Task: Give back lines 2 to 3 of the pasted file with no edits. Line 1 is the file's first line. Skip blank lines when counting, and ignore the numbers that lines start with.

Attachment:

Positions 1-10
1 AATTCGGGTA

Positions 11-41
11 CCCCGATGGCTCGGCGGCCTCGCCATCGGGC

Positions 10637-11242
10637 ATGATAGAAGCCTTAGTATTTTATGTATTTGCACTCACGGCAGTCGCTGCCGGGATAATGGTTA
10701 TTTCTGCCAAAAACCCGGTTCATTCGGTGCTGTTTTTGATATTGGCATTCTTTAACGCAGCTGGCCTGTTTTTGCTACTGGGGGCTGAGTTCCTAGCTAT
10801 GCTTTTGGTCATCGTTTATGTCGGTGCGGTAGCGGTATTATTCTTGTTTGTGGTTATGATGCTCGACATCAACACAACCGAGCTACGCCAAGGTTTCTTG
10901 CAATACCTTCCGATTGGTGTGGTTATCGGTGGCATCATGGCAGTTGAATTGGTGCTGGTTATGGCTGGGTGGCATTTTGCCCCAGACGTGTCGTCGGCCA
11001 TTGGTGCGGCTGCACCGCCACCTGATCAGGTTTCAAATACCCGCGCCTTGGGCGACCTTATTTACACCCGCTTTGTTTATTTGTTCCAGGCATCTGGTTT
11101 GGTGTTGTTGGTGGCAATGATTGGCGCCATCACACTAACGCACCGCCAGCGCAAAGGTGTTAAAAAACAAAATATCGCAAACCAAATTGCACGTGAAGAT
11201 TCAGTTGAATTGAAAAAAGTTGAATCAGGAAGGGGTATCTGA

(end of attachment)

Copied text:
1 AATTCGGGTA

Positions 11-41